Defend Truth


Palestinian solidarity, grassroots politics reviving Western Cape ANC — ‘young lion’ Nonceba Mhlauli

Palestinian solidarity, grassroots politics reviving Western Cape ANC — ‘young lion’ Nonceba Mhlauli
The ANC Youth League’s ‘young lion’ Nonceba Mhlauli. (Photo: Felix Dlangamandla / Daily Maverick)

Nonceba Mhlauli, an ANC Youth League member likely to be headed for Parliament after the 29 May elections, has made a bold prediction that the ANC will win 60% of the vote – something the party last achieved a decade ago.

While polling data suggests the ANC will see a decline in electoral support in the coming elections, one of the party’s youngest members, Nonceba Mhlauli, believes otherwise.

Mhlauli, 34, a former spokesperson in the Presidency, was one of three “young lions” (under the age of 35) to be elected on to the ANC’s national executive committee at Nasrec in December 2022.

The ANC appointed her as the convener of its national task team in 2021 to, among other tasks, revive and take the league to its conference. The ANC considered this decision historically significant because a woman had never been given the top position in its youth league.

Read more in Daily Maverick: Elections 2024

She hails from the town of Upington in the Northern Cape. Her grandfather and uncle were members of Umkhonto weSizwe and her aunt was a member of the ANC Women’s League.

The ANC finds itself in an unfortunate position where a former leader, Jacob Zuma, has taken up with a rival party — and some will identify with that leader. There is a lot of unhappiness with the government; the unemployment rate is high, crime continues to ravage the country and the cost of living has shot up, making it almost impossible for many citizens to sustain themselves.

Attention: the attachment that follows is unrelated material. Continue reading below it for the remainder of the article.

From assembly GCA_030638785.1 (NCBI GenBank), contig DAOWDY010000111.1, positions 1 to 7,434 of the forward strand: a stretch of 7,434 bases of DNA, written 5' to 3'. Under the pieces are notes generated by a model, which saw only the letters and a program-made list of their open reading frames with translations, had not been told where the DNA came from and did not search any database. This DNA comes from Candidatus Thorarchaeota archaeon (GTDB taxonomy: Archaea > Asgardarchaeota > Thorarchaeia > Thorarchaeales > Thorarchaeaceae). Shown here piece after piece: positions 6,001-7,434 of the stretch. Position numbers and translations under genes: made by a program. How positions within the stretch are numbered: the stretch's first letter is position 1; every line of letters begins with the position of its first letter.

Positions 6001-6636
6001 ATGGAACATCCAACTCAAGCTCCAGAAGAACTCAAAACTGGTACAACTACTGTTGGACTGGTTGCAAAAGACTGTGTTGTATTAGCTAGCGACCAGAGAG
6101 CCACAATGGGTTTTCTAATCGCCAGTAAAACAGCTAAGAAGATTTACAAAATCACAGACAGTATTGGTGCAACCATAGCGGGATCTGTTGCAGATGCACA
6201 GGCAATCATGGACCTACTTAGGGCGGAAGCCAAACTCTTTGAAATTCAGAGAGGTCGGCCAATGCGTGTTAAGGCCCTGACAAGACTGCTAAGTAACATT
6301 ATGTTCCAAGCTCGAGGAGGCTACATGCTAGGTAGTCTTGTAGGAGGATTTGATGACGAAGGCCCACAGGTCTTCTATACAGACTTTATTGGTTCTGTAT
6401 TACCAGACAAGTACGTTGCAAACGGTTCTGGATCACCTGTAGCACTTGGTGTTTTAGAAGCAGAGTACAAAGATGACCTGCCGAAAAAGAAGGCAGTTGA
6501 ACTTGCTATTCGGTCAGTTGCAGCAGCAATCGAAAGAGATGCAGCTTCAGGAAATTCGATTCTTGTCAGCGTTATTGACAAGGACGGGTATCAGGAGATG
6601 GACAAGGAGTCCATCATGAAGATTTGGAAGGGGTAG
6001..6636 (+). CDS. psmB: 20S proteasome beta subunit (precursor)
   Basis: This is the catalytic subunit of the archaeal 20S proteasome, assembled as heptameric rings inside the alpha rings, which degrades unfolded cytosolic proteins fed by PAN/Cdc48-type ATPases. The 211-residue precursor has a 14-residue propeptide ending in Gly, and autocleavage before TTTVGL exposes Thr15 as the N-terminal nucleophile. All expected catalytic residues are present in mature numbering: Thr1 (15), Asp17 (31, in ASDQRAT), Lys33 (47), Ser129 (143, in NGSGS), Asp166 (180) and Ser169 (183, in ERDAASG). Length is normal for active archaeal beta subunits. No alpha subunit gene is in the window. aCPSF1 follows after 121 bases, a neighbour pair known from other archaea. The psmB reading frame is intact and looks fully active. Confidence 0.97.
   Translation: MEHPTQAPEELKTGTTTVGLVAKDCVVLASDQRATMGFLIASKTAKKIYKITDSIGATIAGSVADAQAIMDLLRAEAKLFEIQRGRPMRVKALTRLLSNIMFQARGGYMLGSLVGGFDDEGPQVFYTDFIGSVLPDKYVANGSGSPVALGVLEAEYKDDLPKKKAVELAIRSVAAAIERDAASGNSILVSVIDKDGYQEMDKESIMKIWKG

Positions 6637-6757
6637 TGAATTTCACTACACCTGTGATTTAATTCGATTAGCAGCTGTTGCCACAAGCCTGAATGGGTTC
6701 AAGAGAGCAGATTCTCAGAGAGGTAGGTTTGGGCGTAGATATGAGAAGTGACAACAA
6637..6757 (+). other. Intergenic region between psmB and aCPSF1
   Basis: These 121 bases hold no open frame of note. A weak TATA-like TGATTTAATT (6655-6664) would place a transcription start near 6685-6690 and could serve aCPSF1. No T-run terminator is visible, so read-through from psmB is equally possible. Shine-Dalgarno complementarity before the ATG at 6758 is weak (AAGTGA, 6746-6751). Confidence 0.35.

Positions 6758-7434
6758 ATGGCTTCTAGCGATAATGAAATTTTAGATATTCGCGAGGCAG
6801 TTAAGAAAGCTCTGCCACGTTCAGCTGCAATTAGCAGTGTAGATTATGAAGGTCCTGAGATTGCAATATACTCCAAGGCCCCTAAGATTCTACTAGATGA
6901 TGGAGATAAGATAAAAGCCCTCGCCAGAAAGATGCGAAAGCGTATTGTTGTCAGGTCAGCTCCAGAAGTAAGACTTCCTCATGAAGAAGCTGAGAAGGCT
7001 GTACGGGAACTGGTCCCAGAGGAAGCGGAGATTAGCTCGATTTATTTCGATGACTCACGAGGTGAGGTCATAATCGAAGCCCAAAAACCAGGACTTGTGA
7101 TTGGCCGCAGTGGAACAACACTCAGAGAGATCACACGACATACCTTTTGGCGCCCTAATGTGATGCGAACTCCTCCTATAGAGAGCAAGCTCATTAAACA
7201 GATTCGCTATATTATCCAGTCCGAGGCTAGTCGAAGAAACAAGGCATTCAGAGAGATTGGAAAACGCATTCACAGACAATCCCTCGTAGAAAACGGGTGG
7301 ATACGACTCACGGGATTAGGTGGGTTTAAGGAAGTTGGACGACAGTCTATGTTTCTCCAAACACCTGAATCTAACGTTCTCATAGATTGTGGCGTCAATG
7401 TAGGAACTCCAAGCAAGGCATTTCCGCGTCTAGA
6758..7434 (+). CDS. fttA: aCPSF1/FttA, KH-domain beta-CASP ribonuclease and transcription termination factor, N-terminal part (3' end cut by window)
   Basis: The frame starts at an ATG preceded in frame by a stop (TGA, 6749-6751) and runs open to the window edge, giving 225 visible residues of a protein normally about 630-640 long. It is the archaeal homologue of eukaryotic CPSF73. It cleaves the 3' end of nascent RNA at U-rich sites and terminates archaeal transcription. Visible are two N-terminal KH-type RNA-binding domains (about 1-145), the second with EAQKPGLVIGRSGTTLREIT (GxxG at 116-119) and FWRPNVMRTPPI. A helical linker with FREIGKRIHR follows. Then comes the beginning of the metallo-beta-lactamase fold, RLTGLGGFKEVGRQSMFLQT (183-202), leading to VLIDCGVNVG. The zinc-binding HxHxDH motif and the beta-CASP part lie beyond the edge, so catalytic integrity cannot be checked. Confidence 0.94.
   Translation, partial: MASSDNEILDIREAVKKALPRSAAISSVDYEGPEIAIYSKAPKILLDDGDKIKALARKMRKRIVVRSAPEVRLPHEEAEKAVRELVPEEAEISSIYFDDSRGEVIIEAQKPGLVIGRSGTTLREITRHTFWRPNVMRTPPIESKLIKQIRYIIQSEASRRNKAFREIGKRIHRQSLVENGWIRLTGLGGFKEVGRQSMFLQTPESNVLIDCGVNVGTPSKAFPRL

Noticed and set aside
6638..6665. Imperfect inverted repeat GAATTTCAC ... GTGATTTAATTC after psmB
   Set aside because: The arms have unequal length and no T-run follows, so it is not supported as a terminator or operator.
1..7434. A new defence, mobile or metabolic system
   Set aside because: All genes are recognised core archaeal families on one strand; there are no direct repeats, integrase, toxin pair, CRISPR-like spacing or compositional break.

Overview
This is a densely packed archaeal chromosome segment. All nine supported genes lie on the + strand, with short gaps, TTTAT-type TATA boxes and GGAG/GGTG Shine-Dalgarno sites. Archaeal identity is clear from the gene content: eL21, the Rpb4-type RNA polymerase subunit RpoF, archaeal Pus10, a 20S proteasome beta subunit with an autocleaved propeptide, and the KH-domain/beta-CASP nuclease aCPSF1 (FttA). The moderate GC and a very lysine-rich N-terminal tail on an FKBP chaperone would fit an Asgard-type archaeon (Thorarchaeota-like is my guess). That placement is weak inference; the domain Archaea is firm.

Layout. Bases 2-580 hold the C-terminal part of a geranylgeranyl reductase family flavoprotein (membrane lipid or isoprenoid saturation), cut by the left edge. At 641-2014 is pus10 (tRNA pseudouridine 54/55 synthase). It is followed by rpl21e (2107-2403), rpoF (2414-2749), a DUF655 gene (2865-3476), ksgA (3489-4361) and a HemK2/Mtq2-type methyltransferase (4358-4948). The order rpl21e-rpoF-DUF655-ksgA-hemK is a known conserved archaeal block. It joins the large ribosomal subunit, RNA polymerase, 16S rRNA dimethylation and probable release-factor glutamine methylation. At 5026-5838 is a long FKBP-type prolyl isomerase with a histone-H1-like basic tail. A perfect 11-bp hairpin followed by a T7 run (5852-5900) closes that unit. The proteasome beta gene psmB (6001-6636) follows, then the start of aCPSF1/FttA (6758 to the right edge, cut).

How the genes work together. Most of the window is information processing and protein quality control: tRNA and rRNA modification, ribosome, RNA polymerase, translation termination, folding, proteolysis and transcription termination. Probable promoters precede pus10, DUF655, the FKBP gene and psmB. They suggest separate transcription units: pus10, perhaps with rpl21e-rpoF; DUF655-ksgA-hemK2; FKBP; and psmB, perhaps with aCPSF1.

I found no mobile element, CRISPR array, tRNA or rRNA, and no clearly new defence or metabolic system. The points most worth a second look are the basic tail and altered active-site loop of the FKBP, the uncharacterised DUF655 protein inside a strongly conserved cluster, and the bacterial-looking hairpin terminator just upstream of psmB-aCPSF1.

anc nonceba mhlauli election

Nonceba Mhauli says the ANC still has the best plan for the country and that the opposition has failed to present a convincing case to woo voters. (Photo: Felix Dlangamandla / Daily Maverick)

Despite this, Mhlauli maintains the ANC will win 60% of the vote come 29 May, a feat the party last pulled off a decade ago. In the previous general elections, the ANC achieved 57.5%.

She said that looking at the three biggest opposition parties, the ANC still had the best plan for the country and that the opposition had failed to present a convincing case to woo voters. 

Opposition parties such as the DA, IFP, FF Plus, ActionSA, Spectrum National Party, United Independent Movement and Independent South African National Civic Organisation have come together under a Multi-Party Charter in the hope of ousting the ANC.

Mhlauli said: “The ANC’s plan for South Africa is a plan that is all-inclusive; it is a plan that speaks to the realities of each South African and it’s a plan that looks at how we ensure that we continue on the transformation trajectory that we have put in place over the last 30 years.”

She added that the elections were coming at a time when the ANC was at its most united, with their leagues (women, youth, veterans and provincial structures) firmly in place. 

Mhlauli said the ANC was not oblivious to the daily suffering of citizens, but argued that South Africa was in a better place than it was before 1994. 

“We have never said that we are perfect,” she said. 

“We stand for the black and previously disadvantaged masses of our people to ensure that we deliver a better life for all. Are we there yet? No. What we are saying, going to these elections, is that we have done a lot over the past 30 years and we want to continue to work with the people of South Africa to do more.”

Threat of MK Party